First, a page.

3: Quinta Da Corte, Douro Valley
When Philippe Austruy, a French winemaker, first came across this estate’s dusty, semi-paved track in 2012, he fell in love right away. Only pickaxes and horse-drawn ploughs could control the sun-bleached vineyards, and the white, ochre-yellow-framed stucco quinta towering in solitary magnificence on the brink of a UNESCO-protected mountainside had been left to decay following a drawn-out inheritance fight. Austruy engaged the help of stylish Paris-based architect Pierre Yovanovitch to remodel the low-slung 19th-century home into an attractive rural hideaway while keeping the original structure intact. With custom-made, slim-limbed colourful sofas, alabaster light fittings, and brushed-metal lamps jumbling up with old rotary phones, musty editions of Proust and Brecht, and lovely pottery hanging from turmeric-orange walls, the result feels deeply rooted and true. The eight bedrooms are a study in still life: wicker chairs, light bouncing off textured plaster from slatted shutters, recessed recesses filled with jugs of wild flowers. Also read Breakfast Near Me.
The inky-blue slither of pool on the balcony floats above the sweep of mottled-green vineyards. The new winery, a stark-white cube protruding out of a bluff below the main house, has a functional Scandi punch. Gather for porto tónicos before family-style suppers of lemony grilled octopus and traditional cozido pork stew after winding around the river in flat-bottomed wooden boats or exploring adjacent port houses. This is the kind of place where a smart crowd goes for a lo-fi recharge; a slow-paced long weekend after an urban hopping. It’s only a two-hour drive from Porto.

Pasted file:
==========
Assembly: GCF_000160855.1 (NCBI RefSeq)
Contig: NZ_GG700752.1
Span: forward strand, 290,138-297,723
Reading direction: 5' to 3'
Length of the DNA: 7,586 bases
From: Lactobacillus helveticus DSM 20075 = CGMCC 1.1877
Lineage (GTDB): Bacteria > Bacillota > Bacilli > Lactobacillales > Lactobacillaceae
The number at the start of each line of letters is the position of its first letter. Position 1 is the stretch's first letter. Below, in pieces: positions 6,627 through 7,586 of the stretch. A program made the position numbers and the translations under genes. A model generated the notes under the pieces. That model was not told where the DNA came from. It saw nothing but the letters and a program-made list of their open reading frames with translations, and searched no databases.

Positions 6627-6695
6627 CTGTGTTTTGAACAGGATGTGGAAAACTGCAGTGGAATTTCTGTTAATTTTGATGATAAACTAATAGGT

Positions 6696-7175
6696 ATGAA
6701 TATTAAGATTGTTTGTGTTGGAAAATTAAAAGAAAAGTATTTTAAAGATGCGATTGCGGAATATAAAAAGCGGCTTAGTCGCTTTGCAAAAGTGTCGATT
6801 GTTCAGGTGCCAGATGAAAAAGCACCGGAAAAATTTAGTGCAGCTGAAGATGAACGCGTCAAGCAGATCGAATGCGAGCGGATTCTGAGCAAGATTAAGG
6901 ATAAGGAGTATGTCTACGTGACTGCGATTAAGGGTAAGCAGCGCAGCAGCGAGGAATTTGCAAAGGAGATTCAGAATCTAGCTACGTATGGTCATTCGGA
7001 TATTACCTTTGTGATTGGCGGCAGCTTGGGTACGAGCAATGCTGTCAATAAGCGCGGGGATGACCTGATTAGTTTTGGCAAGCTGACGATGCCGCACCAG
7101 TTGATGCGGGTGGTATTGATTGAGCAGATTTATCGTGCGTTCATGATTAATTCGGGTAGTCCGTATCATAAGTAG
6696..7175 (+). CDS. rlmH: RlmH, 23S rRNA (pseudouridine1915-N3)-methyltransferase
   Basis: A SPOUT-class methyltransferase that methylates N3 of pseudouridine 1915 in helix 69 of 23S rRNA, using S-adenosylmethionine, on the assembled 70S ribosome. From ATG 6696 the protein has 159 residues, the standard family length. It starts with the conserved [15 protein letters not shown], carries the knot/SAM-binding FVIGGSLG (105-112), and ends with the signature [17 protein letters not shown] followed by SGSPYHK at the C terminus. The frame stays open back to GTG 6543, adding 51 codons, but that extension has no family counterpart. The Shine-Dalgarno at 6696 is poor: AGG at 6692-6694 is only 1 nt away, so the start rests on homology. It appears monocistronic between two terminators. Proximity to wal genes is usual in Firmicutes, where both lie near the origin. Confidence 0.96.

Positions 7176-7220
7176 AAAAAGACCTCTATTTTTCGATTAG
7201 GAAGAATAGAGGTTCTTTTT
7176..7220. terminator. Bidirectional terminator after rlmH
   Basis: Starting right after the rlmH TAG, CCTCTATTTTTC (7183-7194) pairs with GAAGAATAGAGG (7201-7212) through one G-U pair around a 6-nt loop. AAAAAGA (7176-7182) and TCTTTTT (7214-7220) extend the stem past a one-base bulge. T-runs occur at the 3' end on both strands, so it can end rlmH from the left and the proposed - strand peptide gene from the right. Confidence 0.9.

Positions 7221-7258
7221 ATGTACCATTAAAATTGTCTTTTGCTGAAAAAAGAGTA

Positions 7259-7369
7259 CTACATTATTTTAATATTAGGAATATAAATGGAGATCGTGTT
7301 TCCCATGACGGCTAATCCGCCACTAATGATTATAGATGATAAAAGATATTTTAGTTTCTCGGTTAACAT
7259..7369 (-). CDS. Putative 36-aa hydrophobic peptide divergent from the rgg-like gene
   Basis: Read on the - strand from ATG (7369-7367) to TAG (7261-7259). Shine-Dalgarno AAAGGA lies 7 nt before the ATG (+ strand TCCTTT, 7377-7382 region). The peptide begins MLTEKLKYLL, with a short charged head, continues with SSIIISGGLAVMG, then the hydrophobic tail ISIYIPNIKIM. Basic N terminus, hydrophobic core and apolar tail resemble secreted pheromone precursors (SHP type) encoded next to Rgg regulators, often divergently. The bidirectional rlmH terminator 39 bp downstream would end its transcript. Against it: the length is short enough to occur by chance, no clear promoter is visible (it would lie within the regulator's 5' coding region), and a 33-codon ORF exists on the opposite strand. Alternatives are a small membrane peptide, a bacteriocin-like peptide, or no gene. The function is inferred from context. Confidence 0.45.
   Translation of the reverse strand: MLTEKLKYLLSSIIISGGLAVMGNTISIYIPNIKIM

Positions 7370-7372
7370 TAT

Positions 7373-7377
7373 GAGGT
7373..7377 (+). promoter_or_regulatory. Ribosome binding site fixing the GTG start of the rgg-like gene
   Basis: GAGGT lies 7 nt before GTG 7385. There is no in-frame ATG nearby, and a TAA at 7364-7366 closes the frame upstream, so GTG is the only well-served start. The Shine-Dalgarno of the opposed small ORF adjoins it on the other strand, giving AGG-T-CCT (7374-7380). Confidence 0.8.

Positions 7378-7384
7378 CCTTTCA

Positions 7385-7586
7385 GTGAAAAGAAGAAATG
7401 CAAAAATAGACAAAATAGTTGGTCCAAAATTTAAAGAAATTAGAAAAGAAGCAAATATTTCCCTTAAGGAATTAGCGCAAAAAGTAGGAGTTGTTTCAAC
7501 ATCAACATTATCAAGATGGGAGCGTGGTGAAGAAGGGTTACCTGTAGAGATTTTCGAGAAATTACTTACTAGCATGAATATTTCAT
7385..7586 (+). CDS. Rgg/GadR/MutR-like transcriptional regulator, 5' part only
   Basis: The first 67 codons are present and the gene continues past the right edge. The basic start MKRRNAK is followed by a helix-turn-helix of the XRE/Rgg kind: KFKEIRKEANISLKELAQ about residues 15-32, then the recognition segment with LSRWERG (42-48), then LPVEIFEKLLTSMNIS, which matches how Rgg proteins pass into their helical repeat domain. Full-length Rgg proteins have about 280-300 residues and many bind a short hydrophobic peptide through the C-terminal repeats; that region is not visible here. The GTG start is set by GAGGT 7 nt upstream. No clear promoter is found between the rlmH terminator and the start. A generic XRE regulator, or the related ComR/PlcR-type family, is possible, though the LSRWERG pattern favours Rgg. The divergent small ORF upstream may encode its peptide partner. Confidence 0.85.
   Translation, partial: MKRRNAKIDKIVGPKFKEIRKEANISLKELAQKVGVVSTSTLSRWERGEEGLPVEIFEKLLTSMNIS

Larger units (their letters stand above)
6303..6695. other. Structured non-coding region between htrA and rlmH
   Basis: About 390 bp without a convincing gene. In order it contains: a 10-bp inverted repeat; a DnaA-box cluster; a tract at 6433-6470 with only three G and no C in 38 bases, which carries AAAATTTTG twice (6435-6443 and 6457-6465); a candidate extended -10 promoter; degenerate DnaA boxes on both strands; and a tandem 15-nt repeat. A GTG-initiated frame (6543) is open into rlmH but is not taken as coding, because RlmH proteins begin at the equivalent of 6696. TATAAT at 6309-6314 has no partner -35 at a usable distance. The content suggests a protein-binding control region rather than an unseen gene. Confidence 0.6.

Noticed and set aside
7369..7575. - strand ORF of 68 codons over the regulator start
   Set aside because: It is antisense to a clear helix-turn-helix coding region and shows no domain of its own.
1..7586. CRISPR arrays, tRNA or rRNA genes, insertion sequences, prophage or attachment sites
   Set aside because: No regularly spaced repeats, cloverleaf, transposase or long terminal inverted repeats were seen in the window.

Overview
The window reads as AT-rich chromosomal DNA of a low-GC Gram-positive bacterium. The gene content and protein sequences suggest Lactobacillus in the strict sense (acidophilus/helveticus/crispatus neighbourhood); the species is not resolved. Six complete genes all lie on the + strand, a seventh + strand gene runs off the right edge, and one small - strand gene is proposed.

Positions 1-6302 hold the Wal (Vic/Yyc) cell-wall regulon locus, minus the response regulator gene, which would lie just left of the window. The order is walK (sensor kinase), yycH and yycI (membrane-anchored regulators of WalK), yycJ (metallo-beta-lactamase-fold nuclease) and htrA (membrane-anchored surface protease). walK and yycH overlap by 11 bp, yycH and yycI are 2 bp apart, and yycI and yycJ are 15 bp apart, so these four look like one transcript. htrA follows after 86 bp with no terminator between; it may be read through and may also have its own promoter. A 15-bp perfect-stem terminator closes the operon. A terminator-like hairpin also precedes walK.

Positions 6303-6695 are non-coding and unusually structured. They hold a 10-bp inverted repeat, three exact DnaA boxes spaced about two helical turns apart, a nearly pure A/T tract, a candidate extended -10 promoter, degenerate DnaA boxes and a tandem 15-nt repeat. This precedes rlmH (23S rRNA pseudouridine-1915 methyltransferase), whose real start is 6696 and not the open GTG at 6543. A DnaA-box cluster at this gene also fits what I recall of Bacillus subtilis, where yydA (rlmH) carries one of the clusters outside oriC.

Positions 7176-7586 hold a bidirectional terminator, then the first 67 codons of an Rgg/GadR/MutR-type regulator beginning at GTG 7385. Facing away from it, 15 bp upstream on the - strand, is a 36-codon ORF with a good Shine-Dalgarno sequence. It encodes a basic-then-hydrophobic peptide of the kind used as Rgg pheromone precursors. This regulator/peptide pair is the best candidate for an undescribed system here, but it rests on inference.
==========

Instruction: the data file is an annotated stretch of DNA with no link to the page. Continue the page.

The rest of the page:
4: Quinta da Comporta
Up until recently, there was just one hotel worth considering in this region of sleepy fishing villages and surf shacks, and that was Sublime. This location, designed by Portuguese architect-designer Miguel Câncio Martins, is now a competitor. Paths wind across the sand, passing white, barn-like structures many of which were once grain storage – that overlook the patchwork paddy fields and slender swimming pool.
Their furnishings are designed to blend in with the surroundings and are purposely neutral, with salvaged beams from Canada dominating the area and low-hanging, rope-tied Balinese lampshades filling the double-height spaces. With rattan carpets, more of those lampshades, and plenty of wood and wicker, the bedrooms have a beach-house vibe. The rooftop bedroom offers two terraces, one catching the morning sun and the other overlooking the fields with burnt-orange sunsets. The rustic Alentejo region of Portugal may seem an unlikely location for a full-fledged spa, but one here has big aspirations to exploit rice in the same manner that the French-based Caudalie has done with grapes.